God created us for incorruption, and made us in the image of his own eternity, but through the devil’s envy death entered the world, and those who belong to his company experience it. But the souls of the righteous are in the hand of God, and no torment will ever touch them. In the eyes of the foolish they seemed to have died, and their departure was thought to be a disaster, and their going from us to be their destruction; but they are at peace.
For though in the sight of others they were punished, their hope is full of immortality. Having been disciplined a little, they will receive great good, because God tested them and found them worthy of himself; like gold in the furnace he tried them, and like a sacrificial burnt-offering he accepted them.
In the time of their visitation they will shine forth, and will run like sparks through the stubble. They will govern nations and rule over peoples, and the Lord will reign over them for ever. Those who trust in him will understand truth, and the faithful will abide with him in love, because grace and mercy are upon his holy ones, and he watches over his elect.
Today is Tuesday the 12 November, in the Thirty Second Week of Ordinary Time.
Nóirín Ní Riain, with the monks of Glenstal Abbey, sings, in Irish, “Jesus is the Just One who reclaimed our souls. It was he who bought us out of slavery”. As I begin to pray today, I acknowledge that I am in his presence now, the Just One, the Holy One, the one who leads me from slavery to freedom.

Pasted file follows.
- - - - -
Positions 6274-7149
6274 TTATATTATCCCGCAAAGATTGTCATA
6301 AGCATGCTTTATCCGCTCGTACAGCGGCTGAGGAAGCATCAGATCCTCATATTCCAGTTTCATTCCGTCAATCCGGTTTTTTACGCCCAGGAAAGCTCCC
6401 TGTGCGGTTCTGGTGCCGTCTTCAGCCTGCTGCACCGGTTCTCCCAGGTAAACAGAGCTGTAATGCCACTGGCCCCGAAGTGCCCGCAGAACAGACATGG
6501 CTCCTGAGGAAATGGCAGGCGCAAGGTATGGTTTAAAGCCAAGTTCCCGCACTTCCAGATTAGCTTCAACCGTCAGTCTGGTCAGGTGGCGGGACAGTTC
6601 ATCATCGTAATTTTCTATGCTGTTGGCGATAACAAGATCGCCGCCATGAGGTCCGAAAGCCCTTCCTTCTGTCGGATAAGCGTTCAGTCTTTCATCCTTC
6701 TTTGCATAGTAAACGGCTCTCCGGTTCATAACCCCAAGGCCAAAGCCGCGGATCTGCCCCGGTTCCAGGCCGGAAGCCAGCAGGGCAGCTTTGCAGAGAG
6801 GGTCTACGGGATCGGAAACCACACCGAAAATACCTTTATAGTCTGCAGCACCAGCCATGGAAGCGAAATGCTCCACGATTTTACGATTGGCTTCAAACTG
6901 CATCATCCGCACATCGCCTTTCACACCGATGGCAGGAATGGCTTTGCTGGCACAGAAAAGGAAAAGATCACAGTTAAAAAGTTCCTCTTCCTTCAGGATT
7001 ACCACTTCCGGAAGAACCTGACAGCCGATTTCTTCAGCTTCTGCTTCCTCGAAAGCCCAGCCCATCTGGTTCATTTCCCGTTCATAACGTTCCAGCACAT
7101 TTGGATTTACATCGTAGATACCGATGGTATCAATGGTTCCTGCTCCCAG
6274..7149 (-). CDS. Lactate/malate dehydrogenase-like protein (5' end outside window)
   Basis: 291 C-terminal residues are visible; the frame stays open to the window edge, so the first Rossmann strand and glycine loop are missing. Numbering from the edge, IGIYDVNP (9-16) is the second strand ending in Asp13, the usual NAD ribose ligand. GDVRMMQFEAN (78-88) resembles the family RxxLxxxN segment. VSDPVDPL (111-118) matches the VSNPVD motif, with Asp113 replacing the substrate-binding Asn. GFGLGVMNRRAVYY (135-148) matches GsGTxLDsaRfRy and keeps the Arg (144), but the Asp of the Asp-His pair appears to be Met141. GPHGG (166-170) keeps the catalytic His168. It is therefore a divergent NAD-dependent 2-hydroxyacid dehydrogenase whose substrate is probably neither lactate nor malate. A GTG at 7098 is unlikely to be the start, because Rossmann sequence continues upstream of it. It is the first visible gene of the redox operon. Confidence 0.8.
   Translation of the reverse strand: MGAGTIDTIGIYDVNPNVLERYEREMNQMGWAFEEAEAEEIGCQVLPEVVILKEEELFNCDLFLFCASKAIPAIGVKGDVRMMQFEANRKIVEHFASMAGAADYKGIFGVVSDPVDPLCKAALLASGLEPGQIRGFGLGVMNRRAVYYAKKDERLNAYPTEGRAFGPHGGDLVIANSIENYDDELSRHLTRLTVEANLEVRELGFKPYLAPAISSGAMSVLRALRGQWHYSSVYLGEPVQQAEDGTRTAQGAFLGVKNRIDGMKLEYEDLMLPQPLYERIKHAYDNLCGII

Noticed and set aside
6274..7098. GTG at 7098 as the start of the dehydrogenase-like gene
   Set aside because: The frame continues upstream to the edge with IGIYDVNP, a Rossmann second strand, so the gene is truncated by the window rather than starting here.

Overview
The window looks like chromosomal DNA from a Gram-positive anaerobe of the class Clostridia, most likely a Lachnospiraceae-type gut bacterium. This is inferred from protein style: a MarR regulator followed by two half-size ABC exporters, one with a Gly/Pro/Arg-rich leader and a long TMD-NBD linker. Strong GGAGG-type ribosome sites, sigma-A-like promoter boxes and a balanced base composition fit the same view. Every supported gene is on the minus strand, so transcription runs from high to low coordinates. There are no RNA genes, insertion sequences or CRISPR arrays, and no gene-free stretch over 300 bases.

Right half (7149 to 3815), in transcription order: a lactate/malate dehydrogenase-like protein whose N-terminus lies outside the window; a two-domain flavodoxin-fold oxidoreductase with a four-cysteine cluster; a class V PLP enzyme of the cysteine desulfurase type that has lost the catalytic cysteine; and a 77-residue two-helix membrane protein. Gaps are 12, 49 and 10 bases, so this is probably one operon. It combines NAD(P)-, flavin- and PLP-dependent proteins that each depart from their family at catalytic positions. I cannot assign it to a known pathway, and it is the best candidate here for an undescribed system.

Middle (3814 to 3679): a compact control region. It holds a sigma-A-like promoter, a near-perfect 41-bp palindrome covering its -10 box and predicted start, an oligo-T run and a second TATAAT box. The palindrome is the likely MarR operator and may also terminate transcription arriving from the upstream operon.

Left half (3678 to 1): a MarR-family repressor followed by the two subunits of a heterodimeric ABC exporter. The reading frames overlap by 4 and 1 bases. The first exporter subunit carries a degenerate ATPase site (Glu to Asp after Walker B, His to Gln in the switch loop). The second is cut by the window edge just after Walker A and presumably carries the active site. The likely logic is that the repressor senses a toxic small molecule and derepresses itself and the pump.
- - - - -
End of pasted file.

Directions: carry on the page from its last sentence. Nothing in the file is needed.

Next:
Today’s reading is from the Book of Wisdom.
Today’s reading is a comforting one, reminding us of the hope which Christians have when faced with the death of a loved one – ‘the souls of the righteous are in the hand of God.’ In God’s hand nothing can harm our loved ones; they are safe and at rest. Think of the people around you. Is there anyone grieving at the moment who is not a person of faith and who is finding the death of their loved one painful? Can you hold them in this time of prayer today?
Notice the promises that are made in the reading. How do they strike you? Do they feel too good to be true? Or do you find comfort in them?
All of us have the ability to communicate the hopes of today’s reading to others. Not always in big ways, but in small gestures we can be an instrument of God in the world. How could you communicate these hopes to others?
The promises in Scripture can give us hope and comfort, but for some people, these promises do not provide that hope. As you hear the reading again, try to hold in prayer those who live a life of despair, a life without much hope.
Many people – Christian and non-Christian –face persecution because of their beliefs. Spend the last few moments of this prayer time praying for these people – asking God to support and be with them.